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New Rosetta selfie, with the comet Churyumov-Gerasimenko at 16 km.

16/10/2014 - 16:00

On October the 7th, one of the CIVA cameras took a new striking image of Rosetta with comet Churyumov-Gerasimenko in the background, at only 16 km. The CIVA instrument on the Philae lander (now still attached to the Rosetta orbiter) is a suite of cameras which were developed under IAS responsibility .


At the time of this image, the spacecraft was about 472 million kilometers from planet Earth, but only 16 kilometers from the surface of comet 67P/Churyumov-Gerasimenko.


Looming beyond the spacecraft near the top of the frame, dust and gas stream away from the comet's curious double-lobed nucleus and bright sunlight glints off one of Rosetta's 14 meter long solar arrays. In fact, two exposures, one short and one long, were combined to record the dramatic high contrast scene using the CIVA camera system on Rosetta's still-attached Philae lander. Its chosen primary landing site is visible on the smaller lobe of the nucleus.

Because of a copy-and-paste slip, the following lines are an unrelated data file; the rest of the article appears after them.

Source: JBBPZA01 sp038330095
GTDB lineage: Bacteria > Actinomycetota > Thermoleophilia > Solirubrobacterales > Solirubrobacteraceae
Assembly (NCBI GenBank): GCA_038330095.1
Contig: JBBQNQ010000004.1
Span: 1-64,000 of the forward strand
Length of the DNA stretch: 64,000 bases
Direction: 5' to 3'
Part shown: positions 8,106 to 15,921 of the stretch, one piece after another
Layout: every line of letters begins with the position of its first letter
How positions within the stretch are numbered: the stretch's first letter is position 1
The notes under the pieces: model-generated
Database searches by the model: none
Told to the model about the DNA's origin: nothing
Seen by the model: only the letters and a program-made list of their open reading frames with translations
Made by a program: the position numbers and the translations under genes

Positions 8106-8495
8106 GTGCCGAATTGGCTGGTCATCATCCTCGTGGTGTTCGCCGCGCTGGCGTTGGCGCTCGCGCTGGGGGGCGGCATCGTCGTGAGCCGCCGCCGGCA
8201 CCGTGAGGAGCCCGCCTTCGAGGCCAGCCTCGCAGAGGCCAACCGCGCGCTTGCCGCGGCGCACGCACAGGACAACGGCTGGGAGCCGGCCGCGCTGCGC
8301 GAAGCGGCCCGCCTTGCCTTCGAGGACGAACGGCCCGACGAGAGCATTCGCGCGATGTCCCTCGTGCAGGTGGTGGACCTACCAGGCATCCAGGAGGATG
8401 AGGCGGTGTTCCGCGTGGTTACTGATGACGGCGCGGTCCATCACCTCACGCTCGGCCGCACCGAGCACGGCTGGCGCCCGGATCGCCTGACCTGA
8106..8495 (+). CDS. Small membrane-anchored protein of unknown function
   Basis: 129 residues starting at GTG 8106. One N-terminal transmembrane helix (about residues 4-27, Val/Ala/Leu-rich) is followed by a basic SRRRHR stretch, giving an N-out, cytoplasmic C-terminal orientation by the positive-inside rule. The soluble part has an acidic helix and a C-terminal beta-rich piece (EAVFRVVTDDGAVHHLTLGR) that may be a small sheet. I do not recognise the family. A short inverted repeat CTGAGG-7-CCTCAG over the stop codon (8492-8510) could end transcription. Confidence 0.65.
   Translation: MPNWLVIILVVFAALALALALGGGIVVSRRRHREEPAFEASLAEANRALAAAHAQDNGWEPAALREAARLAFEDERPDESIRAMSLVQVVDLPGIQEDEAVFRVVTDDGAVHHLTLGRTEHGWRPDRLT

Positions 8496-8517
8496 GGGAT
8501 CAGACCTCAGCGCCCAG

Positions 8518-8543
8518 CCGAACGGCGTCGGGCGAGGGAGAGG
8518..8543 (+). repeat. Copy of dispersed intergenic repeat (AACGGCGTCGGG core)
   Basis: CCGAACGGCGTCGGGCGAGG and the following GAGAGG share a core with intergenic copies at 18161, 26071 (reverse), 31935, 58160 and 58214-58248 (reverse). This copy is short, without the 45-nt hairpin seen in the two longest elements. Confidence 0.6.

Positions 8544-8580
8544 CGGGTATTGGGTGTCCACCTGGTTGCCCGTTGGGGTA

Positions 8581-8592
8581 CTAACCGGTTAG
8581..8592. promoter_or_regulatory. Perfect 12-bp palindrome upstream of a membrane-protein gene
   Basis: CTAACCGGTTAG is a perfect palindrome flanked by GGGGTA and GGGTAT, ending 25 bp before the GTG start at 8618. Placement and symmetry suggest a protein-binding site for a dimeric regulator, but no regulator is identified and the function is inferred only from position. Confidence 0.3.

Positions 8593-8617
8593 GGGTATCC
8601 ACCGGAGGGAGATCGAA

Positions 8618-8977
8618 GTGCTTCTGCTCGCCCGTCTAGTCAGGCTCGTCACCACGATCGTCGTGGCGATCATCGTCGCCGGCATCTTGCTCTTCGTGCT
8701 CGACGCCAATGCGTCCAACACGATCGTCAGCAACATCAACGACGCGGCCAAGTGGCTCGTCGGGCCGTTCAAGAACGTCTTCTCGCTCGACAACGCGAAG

This is the last image anticipated from Philae's cameras (CIVA) before the lander separates from Rosetta on November 12. Shortly after separation, Philae will take another image looking back toward the orbiter, and begin its descent to the nucleus of the comet. CIVA cameras have been developed under the responsibility of IAS, in collaboration with the Laboratoire d'Astrophysique de Marseille.



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